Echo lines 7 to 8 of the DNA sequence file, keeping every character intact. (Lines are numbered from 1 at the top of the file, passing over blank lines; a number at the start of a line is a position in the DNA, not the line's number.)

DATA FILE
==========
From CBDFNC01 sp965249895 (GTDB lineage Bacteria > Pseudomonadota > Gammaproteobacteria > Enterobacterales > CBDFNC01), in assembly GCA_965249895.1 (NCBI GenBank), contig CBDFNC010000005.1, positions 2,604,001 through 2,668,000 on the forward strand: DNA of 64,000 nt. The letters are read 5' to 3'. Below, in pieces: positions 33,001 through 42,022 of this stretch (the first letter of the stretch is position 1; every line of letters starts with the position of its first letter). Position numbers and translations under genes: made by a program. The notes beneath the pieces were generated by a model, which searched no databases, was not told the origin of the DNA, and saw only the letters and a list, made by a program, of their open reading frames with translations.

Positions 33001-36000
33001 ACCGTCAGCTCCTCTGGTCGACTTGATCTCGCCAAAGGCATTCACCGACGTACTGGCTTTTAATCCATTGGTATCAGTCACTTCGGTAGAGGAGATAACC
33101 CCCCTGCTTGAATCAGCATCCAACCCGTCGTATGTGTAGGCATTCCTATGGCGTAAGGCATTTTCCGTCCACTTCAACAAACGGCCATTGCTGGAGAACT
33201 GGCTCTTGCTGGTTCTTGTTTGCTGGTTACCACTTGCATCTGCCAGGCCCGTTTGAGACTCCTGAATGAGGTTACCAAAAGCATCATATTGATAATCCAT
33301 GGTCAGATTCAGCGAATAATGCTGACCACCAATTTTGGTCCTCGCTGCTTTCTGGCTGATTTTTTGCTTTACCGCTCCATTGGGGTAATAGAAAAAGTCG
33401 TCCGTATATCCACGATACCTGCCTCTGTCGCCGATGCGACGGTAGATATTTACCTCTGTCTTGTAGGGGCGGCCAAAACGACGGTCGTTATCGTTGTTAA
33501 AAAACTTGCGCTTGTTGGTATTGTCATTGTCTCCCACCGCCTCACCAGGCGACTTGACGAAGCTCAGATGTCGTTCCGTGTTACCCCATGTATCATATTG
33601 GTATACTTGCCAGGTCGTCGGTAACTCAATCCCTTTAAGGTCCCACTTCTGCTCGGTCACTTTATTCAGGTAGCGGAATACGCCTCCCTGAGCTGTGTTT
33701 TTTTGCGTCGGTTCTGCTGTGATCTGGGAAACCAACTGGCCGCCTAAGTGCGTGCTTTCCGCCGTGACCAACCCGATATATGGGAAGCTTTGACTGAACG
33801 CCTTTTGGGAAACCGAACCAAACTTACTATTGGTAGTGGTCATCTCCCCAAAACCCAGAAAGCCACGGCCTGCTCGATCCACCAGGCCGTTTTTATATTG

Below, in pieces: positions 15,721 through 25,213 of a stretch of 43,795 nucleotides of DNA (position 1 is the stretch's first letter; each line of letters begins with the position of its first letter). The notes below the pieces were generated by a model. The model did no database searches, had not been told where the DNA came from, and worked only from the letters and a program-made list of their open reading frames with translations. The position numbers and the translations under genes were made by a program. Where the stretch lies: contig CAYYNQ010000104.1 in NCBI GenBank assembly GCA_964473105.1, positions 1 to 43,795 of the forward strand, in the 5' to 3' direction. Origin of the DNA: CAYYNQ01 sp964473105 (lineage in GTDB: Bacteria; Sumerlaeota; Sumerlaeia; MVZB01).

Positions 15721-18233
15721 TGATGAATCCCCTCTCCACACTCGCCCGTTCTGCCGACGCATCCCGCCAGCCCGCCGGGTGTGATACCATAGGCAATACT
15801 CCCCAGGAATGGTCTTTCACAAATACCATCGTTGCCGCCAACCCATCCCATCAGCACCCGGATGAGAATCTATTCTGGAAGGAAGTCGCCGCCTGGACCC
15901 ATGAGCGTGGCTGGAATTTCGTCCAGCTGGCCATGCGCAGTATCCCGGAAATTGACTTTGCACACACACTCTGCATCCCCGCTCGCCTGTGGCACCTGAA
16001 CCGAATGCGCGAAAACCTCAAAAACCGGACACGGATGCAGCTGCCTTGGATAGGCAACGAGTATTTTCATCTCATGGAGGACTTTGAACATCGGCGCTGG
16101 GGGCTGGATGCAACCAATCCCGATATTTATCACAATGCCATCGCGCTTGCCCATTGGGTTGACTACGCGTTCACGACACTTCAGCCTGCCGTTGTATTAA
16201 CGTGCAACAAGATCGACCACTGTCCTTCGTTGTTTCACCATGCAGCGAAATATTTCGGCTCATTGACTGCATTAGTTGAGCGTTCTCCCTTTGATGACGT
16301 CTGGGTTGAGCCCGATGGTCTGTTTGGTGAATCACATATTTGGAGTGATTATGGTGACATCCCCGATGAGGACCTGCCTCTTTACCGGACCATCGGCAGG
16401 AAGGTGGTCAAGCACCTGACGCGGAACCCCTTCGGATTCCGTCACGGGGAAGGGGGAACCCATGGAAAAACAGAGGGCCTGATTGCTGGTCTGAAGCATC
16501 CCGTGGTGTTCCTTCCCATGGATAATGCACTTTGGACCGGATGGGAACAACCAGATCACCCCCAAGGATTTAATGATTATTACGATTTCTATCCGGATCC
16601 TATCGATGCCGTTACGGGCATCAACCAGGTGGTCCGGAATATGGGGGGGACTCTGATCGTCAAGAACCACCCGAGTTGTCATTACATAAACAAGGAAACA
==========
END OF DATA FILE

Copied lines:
33401 TCCGTATATCCACGATACCTGCCTCTGTCGCCGATGCGACGGTAGATATTTACCTCTGTCTTGTAGGGGCGGCCAAAACGACGGTCGTTATCGTTGTTAA
33501 AAAACTTGCGCTTGTTGGTATTGTCATTGTCTCCCACCGCCTCACCAGGCGACTTGACGAAGCTCAGATGTCGTTCCGTGTTACCCCATGTATCATATTG